March of the IDEs — IDE Agnostic OSGi Development

For a long time Eclipse has been, in practice, the only widely used and supported IDE for developing OSGi applications. Both of the premier IDE plugins — namely Bndtools and the older PDE — supported only Eclipse. While some tooling existed in IntelliJ and NetBeans it was nowhere near as comprehensive or usable.

This wasn’t much of a problem for me personally. I have been a fan of Eclipse since I first saw it in the early 2000s, and indeed (more…)


Bndtools and Maven: A Brave New World

At this year’s OSGi Community Event – co-hosted with EclipseCon Europe 2017 – I will present a new tutorial titled Bndtools and Maven: A Brave New World. My friend and Paremus colleague Tim Ward will co-present and will provide support during the exercises.

Bndtools has long provided the premier development experience for writing OSGi bundles and applications. However there was a significant gap: until recently it has been very difficult to use Maven to build Bndtools projects. This was partially (more…)


`OSGi Enabled` – This is not a statement, this is an ongoing commitment to you…

A Product or Service bearing the “OSGi Enabled” ingredient mark signifies an ongoing commitment: a commitment to maintainability, flexibility, evolvability; a commitment to longevity.

 

The US DARPA agency states that the longevity of modern software systems is orders of magnitude less than other human built artefacts. In this, DARPA rightly recognise the need for software systems to be adaptive to unforeseen changes in their runtime environments. Via the BRASS initiative, DARPA hope to encourage the IT industry to think about (more…)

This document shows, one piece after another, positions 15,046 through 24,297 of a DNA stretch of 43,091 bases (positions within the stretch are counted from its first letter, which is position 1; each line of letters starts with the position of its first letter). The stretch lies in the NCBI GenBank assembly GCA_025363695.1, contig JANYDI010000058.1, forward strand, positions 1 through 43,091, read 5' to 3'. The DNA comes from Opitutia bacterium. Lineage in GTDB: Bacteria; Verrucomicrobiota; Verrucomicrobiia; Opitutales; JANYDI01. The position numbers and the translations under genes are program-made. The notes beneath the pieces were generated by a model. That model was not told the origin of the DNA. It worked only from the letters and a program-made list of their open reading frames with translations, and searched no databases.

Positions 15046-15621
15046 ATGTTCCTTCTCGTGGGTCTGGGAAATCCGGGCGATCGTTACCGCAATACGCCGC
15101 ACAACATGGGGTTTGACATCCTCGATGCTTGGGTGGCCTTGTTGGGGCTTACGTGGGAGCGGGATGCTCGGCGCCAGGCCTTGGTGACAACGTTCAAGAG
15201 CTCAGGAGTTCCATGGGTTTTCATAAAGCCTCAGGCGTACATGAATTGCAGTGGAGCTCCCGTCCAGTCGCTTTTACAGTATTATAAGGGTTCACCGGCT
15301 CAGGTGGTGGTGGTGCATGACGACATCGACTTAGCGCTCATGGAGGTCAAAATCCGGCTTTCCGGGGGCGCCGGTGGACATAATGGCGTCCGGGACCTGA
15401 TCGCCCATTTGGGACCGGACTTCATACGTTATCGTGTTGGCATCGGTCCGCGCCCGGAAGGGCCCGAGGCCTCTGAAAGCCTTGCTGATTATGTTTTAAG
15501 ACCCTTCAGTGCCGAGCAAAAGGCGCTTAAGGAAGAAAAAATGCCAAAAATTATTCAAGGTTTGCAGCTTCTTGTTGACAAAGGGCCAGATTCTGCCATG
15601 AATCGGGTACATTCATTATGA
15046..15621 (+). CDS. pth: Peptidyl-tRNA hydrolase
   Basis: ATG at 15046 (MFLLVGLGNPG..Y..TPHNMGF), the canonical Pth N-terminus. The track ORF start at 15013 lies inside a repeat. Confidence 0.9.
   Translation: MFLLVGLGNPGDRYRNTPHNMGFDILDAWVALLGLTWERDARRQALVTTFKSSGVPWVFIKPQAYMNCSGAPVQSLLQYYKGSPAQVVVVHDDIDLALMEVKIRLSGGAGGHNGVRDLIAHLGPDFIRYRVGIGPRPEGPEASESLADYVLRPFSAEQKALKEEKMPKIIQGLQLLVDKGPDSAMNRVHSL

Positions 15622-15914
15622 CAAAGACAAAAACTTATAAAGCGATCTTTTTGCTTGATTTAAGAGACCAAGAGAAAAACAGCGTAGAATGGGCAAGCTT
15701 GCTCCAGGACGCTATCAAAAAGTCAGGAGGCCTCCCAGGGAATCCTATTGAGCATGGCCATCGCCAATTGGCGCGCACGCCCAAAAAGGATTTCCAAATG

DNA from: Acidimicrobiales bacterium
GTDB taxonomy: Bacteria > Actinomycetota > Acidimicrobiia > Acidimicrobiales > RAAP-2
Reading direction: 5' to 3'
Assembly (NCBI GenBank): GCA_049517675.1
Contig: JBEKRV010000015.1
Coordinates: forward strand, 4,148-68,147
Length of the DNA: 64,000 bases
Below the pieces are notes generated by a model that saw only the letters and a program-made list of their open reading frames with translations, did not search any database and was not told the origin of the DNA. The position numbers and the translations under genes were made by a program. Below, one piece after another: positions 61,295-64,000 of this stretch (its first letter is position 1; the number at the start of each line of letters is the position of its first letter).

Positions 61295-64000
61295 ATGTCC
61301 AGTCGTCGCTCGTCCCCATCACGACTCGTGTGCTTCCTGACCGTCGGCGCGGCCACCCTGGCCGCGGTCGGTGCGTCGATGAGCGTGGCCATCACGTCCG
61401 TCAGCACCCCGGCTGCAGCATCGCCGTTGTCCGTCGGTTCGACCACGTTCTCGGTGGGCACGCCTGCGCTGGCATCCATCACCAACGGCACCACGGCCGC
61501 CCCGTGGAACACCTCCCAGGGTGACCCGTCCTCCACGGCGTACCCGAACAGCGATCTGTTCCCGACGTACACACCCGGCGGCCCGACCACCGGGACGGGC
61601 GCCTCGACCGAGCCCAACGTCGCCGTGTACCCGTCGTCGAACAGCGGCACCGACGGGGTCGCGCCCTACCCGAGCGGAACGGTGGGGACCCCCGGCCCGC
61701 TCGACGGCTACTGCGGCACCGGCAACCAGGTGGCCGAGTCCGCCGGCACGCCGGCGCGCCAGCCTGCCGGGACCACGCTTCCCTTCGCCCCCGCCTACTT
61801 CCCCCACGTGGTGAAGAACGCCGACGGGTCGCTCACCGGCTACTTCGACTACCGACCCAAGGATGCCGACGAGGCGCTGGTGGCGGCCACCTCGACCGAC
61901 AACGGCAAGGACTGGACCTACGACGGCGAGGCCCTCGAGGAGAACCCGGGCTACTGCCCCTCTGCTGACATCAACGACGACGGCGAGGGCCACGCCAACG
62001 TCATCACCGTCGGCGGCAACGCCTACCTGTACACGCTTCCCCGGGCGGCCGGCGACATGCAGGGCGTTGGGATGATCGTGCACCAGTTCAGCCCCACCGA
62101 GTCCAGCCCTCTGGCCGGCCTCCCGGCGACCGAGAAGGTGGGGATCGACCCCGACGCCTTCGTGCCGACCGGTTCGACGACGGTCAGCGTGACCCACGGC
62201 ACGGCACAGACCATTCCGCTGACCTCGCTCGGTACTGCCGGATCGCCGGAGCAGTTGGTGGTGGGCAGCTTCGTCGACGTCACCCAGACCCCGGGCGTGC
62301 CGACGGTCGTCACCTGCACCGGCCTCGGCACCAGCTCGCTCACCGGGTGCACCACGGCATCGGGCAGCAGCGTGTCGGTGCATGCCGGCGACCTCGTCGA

Java 9, OSGi and the Future of Modularity

InfoQ today published the first part of a two part article written by Neil Bartlett from Paremus and Kai Hackbath from Bosch / ProSyst.

infoq-java-9-osgi-and-the-future-of-modularity-160922

Its definitely worth a read. The article was written some time ago so is in advance of the latest delay to JPMS / Jigsaw (and consequently Java 9) that was proposed last week on the mail list and at JavaOne this week.  This is just the latest in a series of delays over many years and we suspect won’t be the last.

As a very quick synopsis the conclusions are: (more…)


Using Let’s Encrypt Certificates with OSGi HTTP Service

Rather than one of my usual polemics, this is a quickly-written practical post. I hope the information here is useful to somebody.

Currently I am setting up effectiveosgi.com, the website for my upcoming book “Effective OSGi”. The site is a web app that will allow users to download preview PDFs, order print copies, and so on. Naturally I am developing it in Java and OSGi (in fact, many of the code samples in the book are based on (more…)